Shifting our energy economy to a decentralized micropower system
A sustainable energy economy relying on the development of locally available renewable energy resources will require a switch away from a small number of centralized power plants to a decentralized system of smaller, more dispersed and diverse micropower systems
Why mustn't we be afraid to pursue a sustainable energy future?
b/t 1800 and 1970 the world shifted from a dependence on solid fuels like wood and coal to liquid and gaseous forms. innovation is one of the hallmarks of humankind and only economics and politics stand in the way of a new shift towards renewable energy resources such as solar and wind power and solar hydrogen revolution
- all life is dependent on the healthy functioning of the atmosphere
- about 75-55% of the mass is found in its inner most layer (troposphere)- this extends approximately 12 miles above sea level - gas rich - 78% Nitrogen, 21% Oxygen, smaller amounts of other gases like water vapor, argon, and CO2 - changes in concentration of these other gases is what causes the changes
- Ozone layer is found in the stratosphere and makes up 24% of the Earth's atmosphere
Warming of the Earth's lower atmosphere (troposphere) as a result of increases in the concentration of greenhouse gases primarily as a result of human activity
In order, the most abundant greenhouse gases in the Earth's atmosphere are . . .
water vapor, carbon dioxide, methane, nitrous oxide - all of these occur naturally
- of these four the last three are the most significant in terms of human production
How do greenhouse gases act?
- like the panes of glass - traps the heat - allows sun in and warmth energy and then traps it in place
Layer of greenhouse gases in the troposphere allows short wave infrared radiation to pass down to earth's surface which is absorbed and degraded and turned into long wave heat radiation - this rises back up into the atmosphere - the greenhouse gases then act like a pane of gas and traps the heat
Problem with the Greenhouse effect
widely believed that humans are increasing the concentration of greenhouse gases = global warming = warming of lower atmosphere (troposphere) as a result of human activity - amplifies the natural process
Rising Greenhouse Gas Concentration
- CO2: since 1959, when CO2 Concentrations first began to be directly measured, the concentration of atmospheric CO2 has increased by 14%.
-Other climate data - ice core- sampling, indicates that atmospheric CO2 concentration increases began in the 1850's. There has been a 28% increase in CO2 levels overall since 1850 (industrial revolution)
- most significant concentration = water vapor and CO2
water vapor impacts are very small and are usually not considered a greenhouse gas of concern - what we add is small to the atmosphere
Most essential in the heat trapping effect
Why is there more Co2 in the winter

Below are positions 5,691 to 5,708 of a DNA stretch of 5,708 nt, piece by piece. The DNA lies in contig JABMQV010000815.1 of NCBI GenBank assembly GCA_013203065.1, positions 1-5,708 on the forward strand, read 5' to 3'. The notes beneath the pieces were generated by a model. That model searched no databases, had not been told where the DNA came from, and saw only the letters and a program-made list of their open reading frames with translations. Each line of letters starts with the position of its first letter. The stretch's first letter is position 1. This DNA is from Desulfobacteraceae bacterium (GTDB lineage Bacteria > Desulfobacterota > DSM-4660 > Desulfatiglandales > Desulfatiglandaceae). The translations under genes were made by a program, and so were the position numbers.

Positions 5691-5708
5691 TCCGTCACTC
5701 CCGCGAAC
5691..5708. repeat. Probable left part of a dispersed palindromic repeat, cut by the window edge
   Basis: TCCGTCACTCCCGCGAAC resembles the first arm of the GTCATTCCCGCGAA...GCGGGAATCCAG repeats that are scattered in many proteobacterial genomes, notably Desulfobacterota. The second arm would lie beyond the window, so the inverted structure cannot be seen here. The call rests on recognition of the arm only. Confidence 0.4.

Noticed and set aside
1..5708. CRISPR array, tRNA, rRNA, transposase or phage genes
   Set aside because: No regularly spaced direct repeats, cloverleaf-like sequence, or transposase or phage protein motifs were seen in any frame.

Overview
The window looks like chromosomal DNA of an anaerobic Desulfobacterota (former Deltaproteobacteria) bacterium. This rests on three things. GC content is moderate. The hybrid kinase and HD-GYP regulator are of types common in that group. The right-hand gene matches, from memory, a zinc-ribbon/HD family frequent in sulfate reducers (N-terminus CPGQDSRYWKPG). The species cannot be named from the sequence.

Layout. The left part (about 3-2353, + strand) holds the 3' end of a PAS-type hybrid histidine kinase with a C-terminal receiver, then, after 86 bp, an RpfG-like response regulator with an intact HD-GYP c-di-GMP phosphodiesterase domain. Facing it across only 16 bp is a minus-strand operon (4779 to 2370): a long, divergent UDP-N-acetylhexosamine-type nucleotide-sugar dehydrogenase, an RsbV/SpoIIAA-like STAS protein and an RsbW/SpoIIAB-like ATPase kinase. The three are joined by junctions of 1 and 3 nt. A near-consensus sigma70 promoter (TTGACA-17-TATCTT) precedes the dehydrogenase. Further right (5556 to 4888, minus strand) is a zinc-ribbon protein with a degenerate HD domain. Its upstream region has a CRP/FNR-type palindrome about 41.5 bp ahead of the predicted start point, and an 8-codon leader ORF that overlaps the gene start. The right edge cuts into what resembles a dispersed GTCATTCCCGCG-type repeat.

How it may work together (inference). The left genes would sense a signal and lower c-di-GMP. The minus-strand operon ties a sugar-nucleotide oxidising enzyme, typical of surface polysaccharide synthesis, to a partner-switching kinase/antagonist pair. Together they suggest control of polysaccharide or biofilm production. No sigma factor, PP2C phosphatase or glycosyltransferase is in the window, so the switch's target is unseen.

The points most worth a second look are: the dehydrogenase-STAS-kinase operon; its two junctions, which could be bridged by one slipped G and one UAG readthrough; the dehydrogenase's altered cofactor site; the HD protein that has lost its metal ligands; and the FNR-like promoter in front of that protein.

Other Greenhouse gases
-Methane (CH4) levels have more than doubled since 1850 and Nitrous oxide (N2O) levels have increased by 20%
How much have GG concentrations increased since 1970?
- in total climatologists believe that GG levels in the troposphere are the highest they have been in 160,000 years
data that provides information in Co2 levels in the past- ice is used - layers in the ice represent past snow falls and determine atmospheric conditions at the time - small bubbles in the ice that can determine this
Causes of Greenhouse Gas Increases (Anthropogenic)?
1) Fossil Fuel Combustion - when we burn oil coal and natural gas we generate a significant amount of GG - nitrous oxide, carbon dioxide, methane
2) Deforestation - by reducing tree cover we are increasing CO2 emissions- less plants to take it in by reducing photosynthesis - burning of trees = transferring directly CO2 to the atmosphere
3) Commercial Agriculture - use of inorganic chemical fertilizers - releases nitrous oxides - meat production and cattle raising etc. - lots of methane is produced
Greenhouse gases and their human sources
Carbon Dioxide (CO2): fossil fuel burning, especially coal (70-75%) - deforestation, and plant burning ( 20-25%)
Methane (CH4) : Rice paddies, guts of cattle and termites, landfills, coal production, coal seams, and natural gas leaks from oil and gas production pipelines
Nitrous Oxide (N2O): fossil fuel burning, fertilizers, live stock wastes, and nylon production
Air conditioners, refrigerators, plastic foam - CFC use is being fazed out but it will take 50-100 years to come for the ozone layer to recover
Most significant contributors to GG emissions
Who accounts for the vast majority of current CO2 emissions?
world's largest CO2 polluters
China and the U.S
-China and the US alone produce more than half of the world's annual greenhouse gas emissions. But the USA's per capita emission of Co2 are about 5x that of China's
Countries with the highest per capita CO2 emissions?
Australia, U.S, and Canada
Rising surface temperatures
- Earth's climate fluctuates naturally - because of fluctuations in solar radiation, wobble in the Earths' axis, meteor impacts, volcanic events (produces huge volumes of particulate matter in the atmosphere and trigger climatic change), and ocean temp fluctuations
over the past 130 years - b/t 1906 and 2005 mean global temp have risen 1.4 degrees Faranheit - occurring in the absence of the natural triggers that could be producing this change - most of the increase happened in the 1980's
What do graphs of temperature changes show over the past 1000 yrs?
the 20th century shows a steep incline in temperature